Ansan Multicultural street: As I sit waiting for my gulai kambing Indonesian lamb curry, two Balinese waitresses scuttle over to me excitedly to ask me where I am from and how I happened upon their restaurant in this small industrial town. I tell them that I came here for the food market, and that I have never tried Indonesian food before so when I saw their restaurant whilst passing through the neighbourhood, I wanted to give it a shot. After overhearing the commotion and noticing a Western traveller in the midst, their father comes over to introduce himself too, and to bring me a halogen heater so that I don’t get too cold. They give me an array of samples to try and stare at me in fascination, waiting for the verdict.
This is the sweetest of Indonesian hospitality but I’m not in Indonesia mind, I’m in Ansan, South Korea – self proclaimed “multi cultural city” and epicenter of the working class migrant community in Korea.
Korea is a strongly homogeneous society with an immigrant population of less than 1%. However, more than two thirds of Ansan’s population is made up of foreign immigrants – with a strong presence of migrants from China and South East Asia.
As Koreans became more educated and moved towards white collar office work, they have shunned manufacturing jobs thus leaving a skills gap and a heightened demand for labor workers – cue the influx of foreign workers that started populating Ansan from the 1990’s seeking employment opportunities and better lives.
Walking around Ansan, you can almost forget that you are in South Korea, and the City has a feel that reminded me a lot of South East Asia. Street signs and store fronts are no longer in Korean and English, but in Chinese, Vietnamese and Indonesian. The chatter of Korean has been mostly replaced with Mandarin, and the grocery stalls have switched their kimchi and bean paste for Sichuan spices and oriental herbs and medicines.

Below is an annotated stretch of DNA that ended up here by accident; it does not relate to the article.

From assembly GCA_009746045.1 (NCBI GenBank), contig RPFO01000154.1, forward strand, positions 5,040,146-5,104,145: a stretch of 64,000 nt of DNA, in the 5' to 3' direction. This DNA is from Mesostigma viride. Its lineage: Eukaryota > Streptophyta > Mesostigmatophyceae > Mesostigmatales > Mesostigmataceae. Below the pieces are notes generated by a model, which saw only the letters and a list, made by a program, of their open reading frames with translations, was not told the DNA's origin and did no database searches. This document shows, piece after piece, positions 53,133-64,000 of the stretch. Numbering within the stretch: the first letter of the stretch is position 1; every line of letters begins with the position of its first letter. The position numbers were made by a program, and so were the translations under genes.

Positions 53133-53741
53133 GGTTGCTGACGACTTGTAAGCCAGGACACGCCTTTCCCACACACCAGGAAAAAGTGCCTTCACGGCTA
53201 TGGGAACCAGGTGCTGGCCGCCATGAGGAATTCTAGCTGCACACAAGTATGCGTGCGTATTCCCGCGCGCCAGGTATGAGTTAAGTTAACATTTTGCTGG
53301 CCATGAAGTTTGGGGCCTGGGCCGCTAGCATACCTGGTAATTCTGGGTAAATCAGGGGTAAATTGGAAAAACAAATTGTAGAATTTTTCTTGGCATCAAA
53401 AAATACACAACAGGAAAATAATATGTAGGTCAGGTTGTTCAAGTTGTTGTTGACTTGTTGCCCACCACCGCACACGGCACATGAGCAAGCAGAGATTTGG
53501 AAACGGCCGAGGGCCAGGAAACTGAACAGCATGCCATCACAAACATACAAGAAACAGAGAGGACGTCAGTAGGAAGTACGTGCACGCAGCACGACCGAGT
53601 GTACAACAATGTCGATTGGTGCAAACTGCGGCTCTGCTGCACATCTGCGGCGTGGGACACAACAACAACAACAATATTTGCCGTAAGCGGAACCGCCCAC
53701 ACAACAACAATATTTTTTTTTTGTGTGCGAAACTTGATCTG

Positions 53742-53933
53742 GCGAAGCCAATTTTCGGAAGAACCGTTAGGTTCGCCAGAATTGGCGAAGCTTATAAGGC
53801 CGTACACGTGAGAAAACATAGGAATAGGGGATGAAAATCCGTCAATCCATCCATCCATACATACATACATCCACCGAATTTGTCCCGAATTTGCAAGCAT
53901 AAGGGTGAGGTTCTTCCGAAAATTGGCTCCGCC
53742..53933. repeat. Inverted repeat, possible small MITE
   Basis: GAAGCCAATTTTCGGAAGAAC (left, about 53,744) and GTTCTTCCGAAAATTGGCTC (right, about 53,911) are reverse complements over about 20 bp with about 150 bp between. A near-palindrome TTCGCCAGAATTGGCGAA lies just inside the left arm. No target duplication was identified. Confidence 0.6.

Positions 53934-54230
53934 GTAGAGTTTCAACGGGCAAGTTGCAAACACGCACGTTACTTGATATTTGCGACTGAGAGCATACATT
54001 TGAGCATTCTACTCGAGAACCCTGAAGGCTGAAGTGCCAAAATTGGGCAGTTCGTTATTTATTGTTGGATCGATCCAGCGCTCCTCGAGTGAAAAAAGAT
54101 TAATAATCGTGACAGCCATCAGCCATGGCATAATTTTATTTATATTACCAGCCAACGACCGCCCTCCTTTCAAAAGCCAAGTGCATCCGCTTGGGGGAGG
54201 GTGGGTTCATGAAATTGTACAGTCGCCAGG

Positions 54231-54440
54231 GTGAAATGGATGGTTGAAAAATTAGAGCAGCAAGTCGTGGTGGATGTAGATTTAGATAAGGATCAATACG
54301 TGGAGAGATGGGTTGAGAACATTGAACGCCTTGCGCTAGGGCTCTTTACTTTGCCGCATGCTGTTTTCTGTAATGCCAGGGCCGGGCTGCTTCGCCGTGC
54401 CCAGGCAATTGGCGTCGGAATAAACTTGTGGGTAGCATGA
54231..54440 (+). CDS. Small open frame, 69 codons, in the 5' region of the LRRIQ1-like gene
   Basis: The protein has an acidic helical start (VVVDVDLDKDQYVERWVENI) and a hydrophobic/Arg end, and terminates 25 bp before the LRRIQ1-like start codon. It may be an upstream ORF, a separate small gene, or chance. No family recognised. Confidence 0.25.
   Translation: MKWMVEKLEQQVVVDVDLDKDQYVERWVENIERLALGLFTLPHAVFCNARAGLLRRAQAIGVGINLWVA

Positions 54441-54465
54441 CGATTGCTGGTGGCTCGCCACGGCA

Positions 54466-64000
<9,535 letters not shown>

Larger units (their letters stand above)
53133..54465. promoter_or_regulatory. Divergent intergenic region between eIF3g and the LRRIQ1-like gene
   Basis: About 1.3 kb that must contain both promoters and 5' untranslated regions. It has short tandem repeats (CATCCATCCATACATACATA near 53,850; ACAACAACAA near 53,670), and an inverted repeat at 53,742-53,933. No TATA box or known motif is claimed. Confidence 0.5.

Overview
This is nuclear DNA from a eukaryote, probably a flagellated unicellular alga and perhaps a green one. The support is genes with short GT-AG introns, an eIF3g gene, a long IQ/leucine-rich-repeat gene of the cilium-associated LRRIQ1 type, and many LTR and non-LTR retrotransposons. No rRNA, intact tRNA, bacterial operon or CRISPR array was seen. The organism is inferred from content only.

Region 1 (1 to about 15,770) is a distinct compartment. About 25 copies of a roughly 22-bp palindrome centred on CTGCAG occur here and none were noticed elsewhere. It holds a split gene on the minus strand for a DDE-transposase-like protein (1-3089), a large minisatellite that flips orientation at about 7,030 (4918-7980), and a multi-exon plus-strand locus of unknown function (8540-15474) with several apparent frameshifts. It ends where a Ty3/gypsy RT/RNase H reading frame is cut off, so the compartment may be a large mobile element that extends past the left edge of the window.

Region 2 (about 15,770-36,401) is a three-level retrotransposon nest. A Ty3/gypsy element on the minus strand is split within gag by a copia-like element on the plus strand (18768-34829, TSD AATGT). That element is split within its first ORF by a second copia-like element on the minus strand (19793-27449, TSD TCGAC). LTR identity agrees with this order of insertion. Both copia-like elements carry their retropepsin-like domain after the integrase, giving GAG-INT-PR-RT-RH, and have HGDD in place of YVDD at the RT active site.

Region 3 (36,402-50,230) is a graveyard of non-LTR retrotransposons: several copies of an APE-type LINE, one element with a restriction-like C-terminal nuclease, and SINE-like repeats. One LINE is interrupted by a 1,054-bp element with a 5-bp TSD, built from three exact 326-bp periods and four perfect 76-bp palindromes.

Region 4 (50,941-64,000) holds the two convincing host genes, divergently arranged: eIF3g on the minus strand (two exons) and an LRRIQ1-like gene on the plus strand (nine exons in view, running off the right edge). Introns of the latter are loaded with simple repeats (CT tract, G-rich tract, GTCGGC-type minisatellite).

Throughout Ansan’s Wongok-Dong district (the area directly adjacent to Ansan station), you can find row upon row of various street food vendors selling their wares, in addition to a seemingly infinite choice of restaurants of various cuisines.
Visiting Ansan in January, at a time where temperatures were just minus twelve degrees centigrade, I wasn’t sure what to expect, but I was pleased to see that the Vendors were out in their dozens. There were many stores selling Chinese pastries and I picked up a delicious Youtiao – an oil fried pastry with a somewhat doughnut-esque taste, as well as some Chinese sweet bread.
If you ask Seoulites where the international district is, many will point you to Itaewon which, home to the US Army base and thus housing many Western restaurants is a popular hangout spot for expats and trendy Koreans with trendy price tags to boot. Due to Ansan’s large migrant population, you can find so many more authentic restaurants set up by foreign expats, for foreign expats, who miss the cuisine of their home country. Ansan is raw, un-touristic and real, and therefore comes without the tourist price tags.
Getting to Ansan Mutlicultural Street
Depending on where you are in Seoul, the journey to Ansan can take anywhere between one to two hours (it is approximately one hour from Seoul Station). Just take line 4 to Ansan and leave the station at exit 1. Walk through the underpass and you will be greeted with the delicious smells of street vendors as you enter “Ansan multicultural street”.
You should definitely come hungry! You can easily fill up on street food snacks (most weigh in at 1,000 won or 65p) but you will be spoilt for choice of various adventurous restaurants. The Indonesian place that I ate at was called Warung Kita, which I stumbled upon by chance. Nestled among the infinite options, Samarkand Uzbek Kafe comes highly recommended if you wish to trial some Uzbekistan cuisine, or alternatively Kantipur restaurant is supposed to serve the best Indian food in Korea.
Is it Safe?
Koreans may tell you that Ansan is a dangerous place to venture to, and indeed, it was referred to as a ghetto by the Korean Times, however I felt that the people were a lot friendlier and more hospitable than any that I have ever encountered in Seoul. I felt completely safe in Ansan and I visited as a white solo female.
Have you ever been to Ansan? What do you think? Where have you found the best street food in Korea?
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